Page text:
Writers of Pro Football Prospectus 2008

02 Feb 2013

2013 Hall Of Fame Class Announced

Larry Allen, Cris Carter, Curley Culp, Jonathan Ogden, Bill Parcells, Dave Robinson, and Warren Sapp were just announced on NFL Network as your 2013 Pro Football Hall of Fame enshrinees.

Jerome Bettis, Charles Haley, Andre Reed, Michael Strahan, and Aeneas Williams all made the cutdown from 15 to 10, but were not among the five modern-era finalists. Tim Brown, Eddie DeBartolo, Kevin Greene, Art Modell, and Will Shields were the five modern-era finalists eliminated in the first cutdown.

Congratulations to the new enshrinees.

Posted by: Tom Gower on 02 Feb 2013

58 comments, Last at 17 Feb 2013, 11:40pm by BigCheese


by Thok :: Sat, 02/02/2013 - 7:06pm

Oh good. Now we can stop hearing about how Cris Carter will never make the Hall of Fame, and instead focus on the other 5-10 wide receivers that need enshrining (as well as the 50 or so non-wide receivers who need to get in as well.)

by Jerry :: Sat, 02/02/2013 - 7:08pm

The logjam has been broken. Reed and Brown will most likely get in in the next couple years, and then the committee can start assessing the next batch of receivers.

by Thok :: Sat, 02/02/2013 - 7:14pm

I think Carter is perfectly fine wide receiver who should have been inducted years ago. I also think that of roughly 5-10 other wide receivers, as well as similar numbers of every non-QB/RB position as well. There isn't a wide receiver logjam problem, there's a way too few people get inducted each year problem.

by theslothook :: Sat, 02/02/2013 - 7:23pm

This isn't going to be just a wide receiver issue, this is going to be a defensive end issue as well. Think about all of the defensive linemen of this era that are going to be competing for hall of fame spots. Suggs, peppers, allen, ware, freeney, joey porter, james harrison. Then there's the 3-4/4-3 Dt guys - Halot Ngata, Justin Smith, Richard Seymore, Vince Wilfork, Kevin Williams, Pat Williams, casey Hampton, Kris Jenkins(probably not going to get there). This is going to get really ugly.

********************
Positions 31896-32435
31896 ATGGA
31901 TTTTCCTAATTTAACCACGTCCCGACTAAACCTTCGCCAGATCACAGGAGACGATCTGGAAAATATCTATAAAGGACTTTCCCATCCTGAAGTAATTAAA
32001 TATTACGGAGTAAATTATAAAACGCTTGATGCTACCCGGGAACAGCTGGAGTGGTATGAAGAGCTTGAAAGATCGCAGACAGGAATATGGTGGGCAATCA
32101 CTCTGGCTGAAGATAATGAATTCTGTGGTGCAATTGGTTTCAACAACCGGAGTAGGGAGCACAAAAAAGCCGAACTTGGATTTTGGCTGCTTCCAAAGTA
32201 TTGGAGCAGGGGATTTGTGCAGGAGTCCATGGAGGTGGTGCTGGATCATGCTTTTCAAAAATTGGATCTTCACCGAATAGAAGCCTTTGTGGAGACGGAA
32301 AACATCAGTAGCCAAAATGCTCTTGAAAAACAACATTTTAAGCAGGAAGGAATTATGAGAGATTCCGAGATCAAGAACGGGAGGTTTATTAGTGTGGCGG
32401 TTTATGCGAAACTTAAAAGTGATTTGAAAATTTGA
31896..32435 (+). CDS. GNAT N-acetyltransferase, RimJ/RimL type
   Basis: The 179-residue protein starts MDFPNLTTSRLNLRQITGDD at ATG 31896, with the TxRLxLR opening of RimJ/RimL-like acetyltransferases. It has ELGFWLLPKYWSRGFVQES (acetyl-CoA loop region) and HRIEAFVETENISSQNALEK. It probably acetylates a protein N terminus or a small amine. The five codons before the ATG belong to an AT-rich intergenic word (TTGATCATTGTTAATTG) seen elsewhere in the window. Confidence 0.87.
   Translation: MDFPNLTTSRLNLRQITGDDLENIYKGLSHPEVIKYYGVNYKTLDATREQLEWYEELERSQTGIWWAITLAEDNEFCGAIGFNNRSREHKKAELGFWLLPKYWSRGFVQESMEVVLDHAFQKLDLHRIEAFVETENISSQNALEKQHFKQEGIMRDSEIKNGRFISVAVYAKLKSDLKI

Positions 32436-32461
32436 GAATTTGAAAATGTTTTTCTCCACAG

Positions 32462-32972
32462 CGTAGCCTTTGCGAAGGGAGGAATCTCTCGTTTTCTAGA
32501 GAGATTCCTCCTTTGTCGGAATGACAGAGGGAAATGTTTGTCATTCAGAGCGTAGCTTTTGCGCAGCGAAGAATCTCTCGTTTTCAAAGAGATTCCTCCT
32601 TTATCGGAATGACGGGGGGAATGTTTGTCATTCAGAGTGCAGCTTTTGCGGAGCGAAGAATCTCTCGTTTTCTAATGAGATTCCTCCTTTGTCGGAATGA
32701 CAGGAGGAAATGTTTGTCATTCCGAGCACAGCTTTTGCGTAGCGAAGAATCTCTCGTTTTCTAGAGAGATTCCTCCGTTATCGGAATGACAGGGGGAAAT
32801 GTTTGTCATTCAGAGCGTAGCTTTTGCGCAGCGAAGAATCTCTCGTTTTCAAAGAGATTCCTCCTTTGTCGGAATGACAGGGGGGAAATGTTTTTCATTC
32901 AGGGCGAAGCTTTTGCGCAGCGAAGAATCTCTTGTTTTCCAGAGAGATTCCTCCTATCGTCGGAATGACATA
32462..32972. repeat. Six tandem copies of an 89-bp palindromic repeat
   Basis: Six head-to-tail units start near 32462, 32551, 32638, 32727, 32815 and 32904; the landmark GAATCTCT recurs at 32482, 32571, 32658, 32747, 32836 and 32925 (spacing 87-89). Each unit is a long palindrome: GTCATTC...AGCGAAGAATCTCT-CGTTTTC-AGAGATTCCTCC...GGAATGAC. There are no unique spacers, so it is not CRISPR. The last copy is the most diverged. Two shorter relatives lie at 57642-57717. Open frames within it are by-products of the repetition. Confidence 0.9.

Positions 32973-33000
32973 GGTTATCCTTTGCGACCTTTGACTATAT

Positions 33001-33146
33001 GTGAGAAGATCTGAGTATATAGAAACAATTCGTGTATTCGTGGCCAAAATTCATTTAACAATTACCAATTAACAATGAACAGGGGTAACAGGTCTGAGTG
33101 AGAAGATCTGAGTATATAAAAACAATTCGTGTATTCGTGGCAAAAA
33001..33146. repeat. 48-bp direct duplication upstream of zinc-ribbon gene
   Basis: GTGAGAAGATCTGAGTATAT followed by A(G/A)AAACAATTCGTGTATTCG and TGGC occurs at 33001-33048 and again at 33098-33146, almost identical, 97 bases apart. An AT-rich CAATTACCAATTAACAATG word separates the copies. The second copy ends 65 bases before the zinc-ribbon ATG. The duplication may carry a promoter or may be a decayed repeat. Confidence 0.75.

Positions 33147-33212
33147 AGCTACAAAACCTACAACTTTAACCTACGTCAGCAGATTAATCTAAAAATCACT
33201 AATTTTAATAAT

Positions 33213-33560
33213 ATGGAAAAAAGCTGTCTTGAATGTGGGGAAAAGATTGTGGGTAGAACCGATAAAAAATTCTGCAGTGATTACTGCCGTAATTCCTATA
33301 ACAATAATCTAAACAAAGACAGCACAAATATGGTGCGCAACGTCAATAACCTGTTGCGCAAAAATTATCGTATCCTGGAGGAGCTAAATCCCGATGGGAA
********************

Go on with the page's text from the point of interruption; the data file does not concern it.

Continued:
by Thok :: Sat, 02/02/2013 - 7:26pm

This isn't going to be just a wide receiver/defensive end issue. It's going to be an issue with every position not called quarter back (and maybe running back, but that depends on what you think of the Bettis/Terrell Davis/Roger Craig/Rickey Watters backlog, but Tomlinson will get in without any problems.)

by Joe123456789 (not verified) :: Sun, 02/03/2013 - 6:11pm

Like TIM BROWN!!!!!!!!! 5th in all time receiving yards and he waster starter his first four session

by theslothook :: Sat, 02/02/2013 - 7:17pm

Kind of amazed Strahan didn't make it first ballot. I was sure his story, career, and name recognition would push him ahead of Sapp. I think aeneas williams and will shields both deserve to get in as first ballot hall of famers.

If people think the logjam is lessened by carter's admission, they are gravely mistaken. The logjam is a logjam because too many qualified candidates don't make the first time and then get recycled year after year as new enshrinees come up.

by Jerry :: Sat, 02/02/2013 - 7:39pm

If the five "semi-finalists" had gotten in instead of the five modern guys who did, it would still be a good class. Given the number of qualified candidates at the moment, "first ballot" is an unimportant distinction.

by jonnyblazin :: Sat, 02/02/2013 - 7:32pm

I'm curious about how Curley Culp and Dave Robinson got into the HOF. I see there is a Senior Committee who nominates 2 people every year, but then I suppose the rest of the voters decide on whether to enshrine them. But how on earth can the voters compare Strahan to Curley Culp? I have no way of assessing how good these older guys were, but my guess is the rest of the committee doesn't either.

by Hurt Bones :: Sat, 02/02/2013 - 7:34pm

Separate votes. They can only vote for a max of 5 modern candidates, and it's separate from voting for a max two veteran candidates

by Raiderjoe :: Sat, 02/02/2013 - 9:10pm

C. Culp one of best Raiders foes all tine. Up there with B. Buchanan, Wm Lanier, D. Fours, L. Tomlinson, J. Elway, Winslow, Seau. K. Easley gerat too but career cut short due to kidney problem.

Culp go to Houston after KC days end and then becodme thorn in Raiders side as nose guard in Bum Philkips's 3-4. Raiders get Oilers on schedule each year 1975-79. Culp played good in all of them. Goos gammes too

75- pilers won 27-26
76- Raiders won 14-13
77- Raiders won 34-29
78- Raiders won 21-17
79- Oilers won 31-17

Culp very strong player. Wrestler in college.

by Will Allen :: Sat, 02/02/2013 - 11:21pm

Now that Curley Culp and Dave Robinson have received their deserved recognition, maybe some other tremendous players who were in their primes in the '60s, like Mick Tinglehoff, who Butkus described as the best center he ever battled with, will have a chance.